I was also playing a supporting lead role. Given it was my directorial debut, perhaps just directing or playing a smaller role would have been easier, but what fun is anything easy. Our budget was also lower than we would have liked. We had a lot of limitations with that. On the budget we had, some say you’d never be able to tell. Our cinematographer, Darren Miller provided us with so much. Without him, we wouldn’t have been able to make the project at all, so we are very grateful. We are considering raising a bit more to shoot a few more scenes. Originally we had hoped to turn the short into a feature, so I would love to explore that down the road as well when Andrea is open to it. 

 

As a director, what is the most important thing to do on set?

 

Communicating individually with your actors, cinematographer, AD and producers to make sure everyone is on the same page. All artists are different and it’s important to have conversations before hand and during production so you know what their boundaries are. Everyone should feel safe and excited to play their role. 

 

 

In your opinion, what do you bring to the table that makes you so much in demand? Apart from talent, of course... what else is super important in order to get hired in Hollywood? 

 

I’m flattered you think that. I don’t know a single artist who would admit they’re in “demand” haha. I have days where I feel I’m not being hired enough, but I feel every artist feels that way. Even Oscar winners have spoke about one-two year gaps in no work at all during round table discussions. One of the things I suppose that makes me in demand is that I demand to always be creating. When it’s slow, I write a new script or start a new project. I reach out to filmmakers to collaborate or craft up a concept. I think it’s important to stay healthy, not only with your body, but your mind. You never know when Scorsese or Spielberg will come knocking- so always be prepared. That’s my two cents.

 

The experiences from sets and auditions you picked up along the way are invaluable. What advice would you give to young actors who aspire to follow in your footsteps?  

 

I always advise artists to start in the theatre first. I think it’s so important to truly read plays, study the craft and know why it is you want to be an actor. A lot of actors get into this industry and feel empty and chase fame or this long road to an unhealthy validation. You must know you are in this career for the right reasons, or this industry will eat you alive. It’s one of the toughest industries to work in. I would only suggest taking acting on if you feel in your heart and gut that it’s the only thing you could possibly imagine yourself doing. It’s such a rewarding and thrilling job, but it’s definitely not easy. I would also advise having a strong mentor and coach, but make sure you keep a strong head on your shoulders and know when you’re getting co dependent with coaching. At some point, (earlier the better) you need to trust your own instincts. My favorite coach, Larry Moss says in his book “no one is coming to save you” and that’s always resonated with me about this industry. Hollywood is a place where your instincts need to be so strong and you need to be tough as nails, but also vulnerable at the same time.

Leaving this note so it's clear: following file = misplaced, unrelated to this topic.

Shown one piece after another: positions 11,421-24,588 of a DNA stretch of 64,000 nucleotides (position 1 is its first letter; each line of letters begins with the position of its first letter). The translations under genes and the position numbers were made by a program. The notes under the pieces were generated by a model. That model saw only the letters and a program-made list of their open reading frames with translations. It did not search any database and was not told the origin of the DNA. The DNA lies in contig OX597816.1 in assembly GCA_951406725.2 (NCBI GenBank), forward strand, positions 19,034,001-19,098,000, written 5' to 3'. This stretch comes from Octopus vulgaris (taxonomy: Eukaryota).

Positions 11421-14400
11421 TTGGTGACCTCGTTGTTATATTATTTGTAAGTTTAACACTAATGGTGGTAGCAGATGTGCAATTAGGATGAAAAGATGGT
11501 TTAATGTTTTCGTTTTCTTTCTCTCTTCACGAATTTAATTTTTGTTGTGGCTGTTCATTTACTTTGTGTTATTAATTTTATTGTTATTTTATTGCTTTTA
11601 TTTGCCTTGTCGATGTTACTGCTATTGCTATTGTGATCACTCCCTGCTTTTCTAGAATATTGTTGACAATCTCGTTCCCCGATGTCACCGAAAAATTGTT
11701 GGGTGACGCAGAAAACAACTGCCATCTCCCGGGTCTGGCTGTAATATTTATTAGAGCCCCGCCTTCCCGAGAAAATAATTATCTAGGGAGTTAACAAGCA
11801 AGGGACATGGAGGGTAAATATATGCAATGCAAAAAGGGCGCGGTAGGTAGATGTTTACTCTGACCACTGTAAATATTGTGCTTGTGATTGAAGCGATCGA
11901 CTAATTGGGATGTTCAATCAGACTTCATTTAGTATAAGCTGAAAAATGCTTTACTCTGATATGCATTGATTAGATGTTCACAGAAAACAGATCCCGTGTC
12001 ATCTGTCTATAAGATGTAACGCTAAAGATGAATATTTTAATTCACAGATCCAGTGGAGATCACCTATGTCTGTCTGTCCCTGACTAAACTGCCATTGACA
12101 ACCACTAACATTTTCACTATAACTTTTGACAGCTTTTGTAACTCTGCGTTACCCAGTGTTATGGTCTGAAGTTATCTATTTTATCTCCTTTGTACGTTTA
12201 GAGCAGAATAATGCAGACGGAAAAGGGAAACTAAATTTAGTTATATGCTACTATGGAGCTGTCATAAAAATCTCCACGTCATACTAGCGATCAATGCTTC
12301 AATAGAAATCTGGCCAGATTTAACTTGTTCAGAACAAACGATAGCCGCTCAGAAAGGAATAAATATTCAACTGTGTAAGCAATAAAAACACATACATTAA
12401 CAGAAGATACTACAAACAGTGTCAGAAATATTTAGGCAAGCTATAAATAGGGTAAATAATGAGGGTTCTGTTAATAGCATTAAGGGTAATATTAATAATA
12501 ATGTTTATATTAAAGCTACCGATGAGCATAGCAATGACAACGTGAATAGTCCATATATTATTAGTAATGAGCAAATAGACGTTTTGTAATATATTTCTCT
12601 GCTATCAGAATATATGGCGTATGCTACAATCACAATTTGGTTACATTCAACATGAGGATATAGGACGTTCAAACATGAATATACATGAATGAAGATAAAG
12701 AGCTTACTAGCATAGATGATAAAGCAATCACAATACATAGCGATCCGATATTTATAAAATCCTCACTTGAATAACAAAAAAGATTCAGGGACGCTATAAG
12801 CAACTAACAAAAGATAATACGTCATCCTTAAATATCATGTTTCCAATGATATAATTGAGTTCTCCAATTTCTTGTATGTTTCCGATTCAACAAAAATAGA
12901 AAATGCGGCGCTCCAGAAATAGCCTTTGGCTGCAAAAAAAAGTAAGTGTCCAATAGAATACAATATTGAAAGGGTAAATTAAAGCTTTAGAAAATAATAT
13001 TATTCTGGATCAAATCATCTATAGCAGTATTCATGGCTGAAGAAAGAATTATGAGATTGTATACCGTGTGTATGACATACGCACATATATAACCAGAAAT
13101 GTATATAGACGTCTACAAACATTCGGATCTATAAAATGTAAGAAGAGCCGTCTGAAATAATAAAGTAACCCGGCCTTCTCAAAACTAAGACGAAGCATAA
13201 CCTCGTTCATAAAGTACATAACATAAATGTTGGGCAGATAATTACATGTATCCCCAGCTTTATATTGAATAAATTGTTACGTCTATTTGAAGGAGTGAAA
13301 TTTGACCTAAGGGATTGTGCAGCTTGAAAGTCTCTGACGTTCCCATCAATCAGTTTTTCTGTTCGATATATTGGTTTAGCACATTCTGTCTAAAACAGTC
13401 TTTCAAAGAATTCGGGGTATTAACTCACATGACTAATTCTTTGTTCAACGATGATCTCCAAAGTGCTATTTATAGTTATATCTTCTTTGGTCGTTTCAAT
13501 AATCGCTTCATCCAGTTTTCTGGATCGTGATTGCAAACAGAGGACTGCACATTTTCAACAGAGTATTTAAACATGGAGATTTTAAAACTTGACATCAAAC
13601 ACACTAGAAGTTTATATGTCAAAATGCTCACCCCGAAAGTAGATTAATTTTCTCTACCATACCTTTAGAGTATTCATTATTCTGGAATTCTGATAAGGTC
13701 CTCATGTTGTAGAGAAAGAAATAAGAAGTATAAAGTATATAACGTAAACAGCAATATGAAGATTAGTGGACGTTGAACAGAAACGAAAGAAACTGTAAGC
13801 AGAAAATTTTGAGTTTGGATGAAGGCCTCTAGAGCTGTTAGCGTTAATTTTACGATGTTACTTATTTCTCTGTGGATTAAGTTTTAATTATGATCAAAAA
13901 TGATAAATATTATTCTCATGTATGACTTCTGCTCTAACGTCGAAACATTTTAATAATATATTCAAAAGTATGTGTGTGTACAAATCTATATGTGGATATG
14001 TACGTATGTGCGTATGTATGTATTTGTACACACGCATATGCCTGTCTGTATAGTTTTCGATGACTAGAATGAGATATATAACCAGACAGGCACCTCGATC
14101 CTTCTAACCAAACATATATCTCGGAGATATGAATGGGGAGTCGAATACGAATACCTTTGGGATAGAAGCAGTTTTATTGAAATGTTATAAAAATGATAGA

You were invited to the LAFA committee based on your broad experience, talent, and expertise, and we are very fortunate to receive your insights. Leading the October panel, you've reviewed the work of many indie filmmakers. While some films were exceptionally well made, others didn't make the cut. In your opinion, what are the main ingredients of a memorable film?

 

I am truly honored. I really loved being on the panel. It was so inspiring to be behind the scenes and on the other end of it all. Cinematography is a big thing for me. You can really tell when projects put their heart and soul into something. The type of camera, lenses, good lighting and acting go a long way. The stories with diversity, unique storylines and something that pulls on your heart strings also. “Ruby Baby” was the one that really stood out for me. 

 

 

Do you ever feel intimated by a project? How do you overcome this feeling? 

 

I’ve actually never felt that way. I don’t think there’s any need to feel intimidated by a project or an artist per say. At the end of the day, material is material. Artists are vessels in storytelling and if you remove yourself from it, you can truly honor the story and filmmaker. 

 

What is your favorite film of all time?

 

That’s hard. I actually have few. I love “The Sound of Music,” “Batman the Dark Knight,” and “August Osage County”.

 

If you could choose a dream project, what would it be, and why? Who would star in it, who would be directing and what's your role in it? 

 

I would direct and co write an academy award winning feature called “Door to the Moon” co written by Quentin Tarantino. Starring Christoph Waltz, Isla Fisher, Leonardo DiCaprio, Joaquin Phoenix, Penelope Cruz, and Viola Davis. The film is a new world order government conspiracy and the B lining story is about mental health and animal extinction. 

 

 

What's next for you?

 

I’m actually co writing and directing a feature called “Neon Candy” we are sending Taryn Manning an offer tomorrow. Siena Oberman and Gia Rigoli are producing and Kimberly Hunt will be joining me in the directors seat so I can play the supporting lead role.

 

Is there anything you wish to add or anyone you wish to thank?

 

I would love to thank our partners at Neon Cinema Films, especially Aftab S Chauhan who made our first feature possible! Also, big thanks to LAFA for the recognition.